From the Journals of the Frog Prince

My poetry kick continues, we are closing down 2011 with one of my very favorite poems, from my text book, freshman year of college:

From the Journals of the Frog Prince
by Susan Mitchell

In March I dreamed of mud,
sheets of mud over the ballroom chairs and table,
rainbow slicks of mud under the throne.
In April I saw mud of clouds and mud of sun.
Now in May I find excuses to linger in the kitchen
for wafts of silt and ale,
cinnamon and river bottom,
tender scallion and sour underlog.

At night I cannot sleep.
I am listening for the dribble of mud
climbing the stairs to our bedroom
as if a child in a wet bathing suit ran
up them in the dark.

Last night I said, “Face it, you’re bored.
How many times can you live over
with the same excitement
that moment when the princess leans
into the well, her face a petal
falling to the surface of the water
as you rise like a bubble to her lips,
the golden ball bursting from your mouth?”
Remember how she hurled you against the wall,
your body cracking open,
skin shriveling to the bone,
the green pod of your heart splitting in two,
and her face imprinted with every moment of your transfomation?

I no longer tremble.

Night after night I lie beside her.
“Why is your forehead so cool and damp?” she asks.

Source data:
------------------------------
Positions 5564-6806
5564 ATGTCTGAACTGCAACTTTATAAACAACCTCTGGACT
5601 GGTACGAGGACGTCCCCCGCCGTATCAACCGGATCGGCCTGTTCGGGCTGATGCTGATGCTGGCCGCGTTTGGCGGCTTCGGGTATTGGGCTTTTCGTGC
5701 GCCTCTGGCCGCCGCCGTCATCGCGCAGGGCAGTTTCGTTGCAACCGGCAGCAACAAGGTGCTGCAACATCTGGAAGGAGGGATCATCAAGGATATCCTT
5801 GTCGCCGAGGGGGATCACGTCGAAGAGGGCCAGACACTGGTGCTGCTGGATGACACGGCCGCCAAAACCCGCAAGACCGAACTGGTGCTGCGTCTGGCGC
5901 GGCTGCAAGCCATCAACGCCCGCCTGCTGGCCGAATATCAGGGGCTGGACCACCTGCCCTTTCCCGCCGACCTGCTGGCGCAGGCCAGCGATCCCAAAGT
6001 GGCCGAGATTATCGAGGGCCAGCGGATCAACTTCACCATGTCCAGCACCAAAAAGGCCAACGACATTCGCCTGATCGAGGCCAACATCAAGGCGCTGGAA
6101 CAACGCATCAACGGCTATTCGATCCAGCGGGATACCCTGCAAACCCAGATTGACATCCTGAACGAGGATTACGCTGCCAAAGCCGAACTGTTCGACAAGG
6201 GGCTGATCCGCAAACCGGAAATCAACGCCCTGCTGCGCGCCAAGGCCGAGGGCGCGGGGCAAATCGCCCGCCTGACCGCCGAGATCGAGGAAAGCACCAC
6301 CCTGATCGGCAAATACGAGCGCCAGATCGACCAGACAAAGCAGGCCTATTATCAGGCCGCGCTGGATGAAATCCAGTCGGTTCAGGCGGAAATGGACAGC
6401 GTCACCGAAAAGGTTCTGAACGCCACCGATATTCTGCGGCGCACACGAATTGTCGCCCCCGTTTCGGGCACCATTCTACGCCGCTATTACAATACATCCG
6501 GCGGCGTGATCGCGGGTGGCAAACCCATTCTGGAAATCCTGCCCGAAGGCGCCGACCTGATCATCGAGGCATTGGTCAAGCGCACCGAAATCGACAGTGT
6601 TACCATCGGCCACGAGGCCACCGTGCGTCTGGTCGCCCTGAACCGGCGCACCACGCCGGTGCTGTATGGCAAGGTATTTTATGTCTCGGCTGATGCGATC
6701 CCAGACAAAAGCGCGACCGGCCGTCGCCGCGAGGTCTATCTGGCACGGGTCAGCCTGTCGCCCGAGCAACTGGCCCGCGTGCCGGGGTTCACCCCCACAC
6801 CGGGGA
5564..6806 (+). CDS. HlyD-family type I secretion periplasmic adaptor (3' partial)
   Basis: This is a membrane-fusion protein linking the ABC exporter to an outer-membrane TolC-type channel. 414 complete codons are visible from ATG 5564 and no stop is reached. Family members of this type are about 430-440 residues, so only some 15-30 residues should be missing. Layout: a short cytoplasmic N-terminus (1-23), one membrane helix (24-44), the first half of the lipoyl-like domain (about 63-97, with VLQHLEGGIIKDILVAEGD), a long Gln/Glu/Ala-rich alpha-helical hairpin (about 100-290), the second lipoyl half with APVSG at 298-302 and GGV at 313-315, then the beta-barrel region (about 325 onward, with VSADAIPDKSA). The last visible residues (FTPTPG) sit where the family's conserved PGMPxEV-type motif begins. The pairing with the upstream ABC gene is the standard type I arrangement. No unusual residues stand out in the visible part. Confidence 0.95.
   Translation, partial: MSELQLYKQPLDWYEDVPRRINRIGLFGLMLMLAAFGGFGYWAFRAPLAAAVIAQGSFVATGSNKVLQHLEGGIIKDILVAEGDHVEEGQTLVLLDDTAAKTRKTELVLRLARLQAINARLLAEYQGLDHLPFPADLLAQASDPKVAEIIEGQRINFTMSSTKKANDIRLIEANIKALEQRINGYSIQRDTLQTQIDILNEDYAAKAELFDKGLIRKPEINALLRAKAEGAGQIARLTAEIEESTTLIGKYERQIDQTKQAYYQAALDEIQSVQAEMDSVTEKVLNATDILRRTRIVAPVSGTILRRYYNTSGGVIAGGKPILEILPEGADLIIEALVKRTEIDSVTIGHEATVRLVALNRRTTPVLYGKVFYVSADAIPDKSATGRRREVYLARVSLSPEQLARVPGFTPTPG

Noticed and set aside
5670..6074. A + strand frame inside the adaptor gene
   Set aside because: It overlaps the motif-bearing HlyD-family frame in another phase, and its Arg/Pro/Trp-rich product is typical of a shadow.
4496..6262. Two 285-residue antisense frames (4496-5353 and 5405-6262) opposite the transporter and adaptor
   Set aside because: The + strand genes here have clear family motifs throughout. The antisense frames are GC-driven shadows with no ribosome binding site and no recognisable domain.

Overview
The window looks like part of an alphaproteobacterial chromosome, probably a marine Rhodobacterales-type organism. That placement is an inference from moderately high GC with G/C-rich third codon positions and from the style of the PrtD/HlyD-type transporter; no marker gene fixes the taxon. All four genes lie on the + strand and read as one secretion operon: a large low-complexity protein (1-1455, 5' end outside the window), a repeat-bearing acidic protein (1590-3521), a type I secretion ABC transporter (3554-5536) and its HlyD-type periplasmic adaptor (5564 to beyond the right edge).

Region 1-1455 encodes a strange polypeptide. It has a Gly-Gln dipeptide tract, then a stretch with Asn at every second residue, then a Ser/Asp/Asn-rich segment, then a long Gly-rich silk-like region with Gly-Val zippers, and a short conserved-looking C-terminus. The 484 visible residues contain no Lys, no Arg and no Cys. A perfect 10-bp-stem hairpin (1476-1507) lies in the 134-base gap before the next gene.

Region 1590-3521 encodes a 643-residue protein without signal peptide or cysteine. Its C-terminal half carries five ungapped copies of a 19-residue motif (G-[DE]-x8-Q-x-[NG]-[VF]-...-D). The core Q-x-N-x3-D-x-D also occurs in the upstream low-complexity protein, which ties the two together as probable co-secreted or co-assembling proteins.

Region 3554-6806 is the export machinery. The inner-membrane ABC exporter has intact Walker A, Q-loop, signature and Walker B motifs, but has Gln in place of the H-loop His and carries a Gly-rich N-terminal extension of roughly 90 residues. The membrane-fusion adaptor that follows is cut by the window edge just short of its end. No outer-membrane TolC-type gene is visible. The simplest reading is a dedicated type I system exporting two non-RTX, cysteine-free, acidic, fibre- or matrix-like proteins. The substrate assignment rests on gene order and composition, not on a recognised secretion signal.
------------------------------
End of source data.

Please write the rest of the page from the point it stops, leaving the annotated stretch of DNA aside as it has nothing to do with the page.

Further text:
Her breasts are soft and dry as flour.
The hand that brushes my head is feverish.

At her touch I long for wet leaves,
the slap of water against rocks.

“What are you thinking of?” she asks.
How can I tell her
I am thinking of the green skin
shoved like wet pants behind the Directoire desk?
Or tell her I am mortgaged to the leek-green tip of my soul?
Someday I will drag her by her hair to the river- and what?
Drown her?
Show her the green flame of my self rising at her feet?
But there’s no more violence in her
than in a fence or a gate.

“What are you thinking of?” she whispers.
I am staring into the garden.
I am watching the moon
wind its trail of golden slime around the oak,
over the stone basin of the fountain.
How can I tell her
I am thinking transformations are not forever?

I Never Saw a Wild Thing

photo by Anna West
photo by Anna West

I never saw a wild thing sorry for itself.

A small bird will drop frozen dead from a bough without ever having felt sorry for itself.

– D.H. Lawrence

Duh Official ArtDuh Christmas Card

2012 Best in show Holiday Card by Todd Powelson

Happy holidays! Todd’s 2011/2012 design celebrates that God blessed us with an additional terrier this year. God loves terriers, and a matched set of terriers brings extra blessings- like half eaten kleenexes, fights over toys and extra poop.

Have a great Christmas and may you meet all your goals in the New Year, as well as have a fantastic time.

Love, Anna, Todd, and too many pets to list

Bare Bodkin

We rarely blog about poetry. I don’t know why because I love it. This poem is on my mind. In fact, I used it in all my graduate school applications in explaining how and why I wanted to fight against the urge to quietus make, with a bare bodkin. . .

To be, or not to be, that is the question:
Whether ’tis Nobler in the mind to suffer
The Slings and Arrows of outrageous Fortune,
Or to take Arms against a Sea of troubles,
And by opposing end them: to die, to sleep
No more; and by a sleep, to say we end
The heart-ache, and the thousand Natural shocks
That Flesh is heir to? ‘Tis a consummation
Devoutly to be wished. To die to sleep,
To sleep, perchance to Dream; Ay, there’s the rub,
For in that sleep of death, what dreams may come,
When we have shuffled off this mortal coil,
Must give us pause. There’s the respect
That makes Calamity of so long life: